I have several elementary school-aged students that I have been using the Expanding Expression Tool with to work on defining/describing objects, categorization and comparisons.  It's a multi-sensory tool that has worked very well with these students that you can find out more about here.  This worksheet's format is based on the EET process, where we talk about an object or event in a sequence that describes category, function, features, origins and parts.  First we talk about what category Thanksgiving fits into.  Next, we brainstorm about what people do on Thanksgiving.  Then we describe things we see that may be specific to the Thanksgiving holiday, such as cornucopias, pilgrims and pumpkin pies.  The "Where did it come from" section is where my little history lesson came in.  We talked about the pilgrims' journey across the Atlantic and how they arrived too late in the season to grow crops.  We also talked about how the Native Americans helped the Pilgrims, and how they shared a feast together and were grateful (i.e. gave thanks).  Lastly, we discussed the Parts of a Thanksgiving meal.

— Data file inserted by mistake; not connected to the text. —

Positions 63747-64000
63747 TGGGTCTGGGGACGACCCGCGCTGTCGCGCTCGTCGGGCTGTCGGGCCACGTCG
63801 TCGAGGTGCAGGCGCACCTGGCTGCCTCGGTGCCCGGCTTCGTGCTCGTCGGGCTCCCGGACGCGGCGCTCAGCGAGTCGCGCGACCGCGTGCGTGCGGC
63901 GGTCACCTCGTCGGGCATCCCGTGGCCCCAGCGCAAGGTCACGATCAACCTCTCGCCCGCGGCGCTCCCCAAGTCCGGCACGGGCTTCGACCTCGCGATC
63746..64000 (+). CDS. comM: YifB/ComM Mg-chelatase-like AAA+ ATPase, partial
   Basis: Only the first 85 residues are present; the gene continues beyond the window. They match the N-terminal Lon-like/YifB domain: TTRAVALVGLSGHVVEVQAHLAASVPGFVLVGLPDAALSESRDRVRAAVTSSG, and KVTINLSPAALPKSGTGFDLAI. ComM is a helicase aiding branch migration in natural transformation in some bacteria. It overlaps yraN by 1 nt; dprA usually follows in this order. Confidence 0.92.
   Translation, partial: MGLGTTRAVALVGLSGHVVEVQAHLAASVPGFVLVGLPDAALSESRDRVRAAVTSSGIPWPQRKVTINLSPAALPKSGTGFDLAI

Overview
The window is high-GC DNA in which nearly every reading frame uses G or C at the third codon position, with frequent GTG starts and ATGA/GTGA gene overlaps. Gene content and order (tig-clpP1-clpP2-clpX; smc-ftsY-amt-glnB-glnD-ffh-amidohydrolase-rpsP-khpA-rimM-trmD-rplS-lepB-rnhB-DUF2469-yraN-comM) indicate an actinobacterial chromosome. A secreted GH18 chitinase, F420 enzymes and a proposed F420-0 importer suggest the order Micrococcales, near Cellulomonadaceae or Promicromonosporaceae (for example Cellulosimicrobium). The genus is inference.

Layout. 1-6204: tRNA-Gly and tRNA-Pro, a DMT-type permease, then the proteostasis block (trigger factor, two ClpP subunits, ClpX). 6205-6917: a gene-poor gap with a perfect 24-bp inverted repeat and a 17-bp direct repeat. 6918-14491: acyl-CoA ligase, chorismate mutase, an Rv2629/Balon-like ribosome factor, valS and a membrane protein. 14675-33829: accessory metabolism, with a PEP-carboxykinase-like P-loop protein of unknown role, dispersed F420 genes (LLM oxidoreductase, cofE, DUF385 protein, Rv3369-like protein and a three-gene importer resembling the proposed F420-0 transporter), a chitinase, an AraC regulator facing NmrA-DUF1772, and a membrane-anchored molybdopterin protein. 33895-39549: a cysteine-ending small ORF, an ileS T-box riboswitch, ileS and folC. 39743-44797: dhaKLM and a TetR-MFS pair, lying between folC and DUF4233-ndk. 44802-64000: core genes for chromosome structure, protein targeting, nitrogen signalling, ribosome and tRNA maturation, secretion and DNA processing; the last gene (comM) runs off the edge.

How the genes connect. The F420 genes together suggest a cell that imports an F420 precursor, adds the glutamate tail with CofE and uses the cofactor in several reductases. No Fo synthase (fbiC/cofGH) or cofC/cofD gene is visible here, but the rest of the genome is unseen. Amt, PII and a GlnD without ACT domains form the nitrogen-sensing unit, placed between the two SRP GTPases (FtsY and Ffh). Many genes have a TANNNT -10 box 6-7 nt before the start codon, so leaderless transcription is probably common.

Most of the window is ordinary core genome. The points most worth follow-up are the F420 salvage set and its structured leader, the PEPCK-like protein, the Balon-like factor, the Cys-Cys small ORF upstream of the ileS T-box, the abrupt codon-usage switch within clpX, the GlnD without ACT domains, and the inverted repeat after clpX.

This worksheet worked very well for my students.  When I see them this week, I will most likely use it again as a review to determine how much knowledge they retained.  You don't have to be using the EET method to use this worksheet, by the way.  I think it's a great way to give a format to talk about what they already know.  If you'd like to use it with your kids, you can grab it here.

Pam

PS - The graphics I used came from Scrappin' Doodles Thanksgiving collection.


Friday, November 9, 2012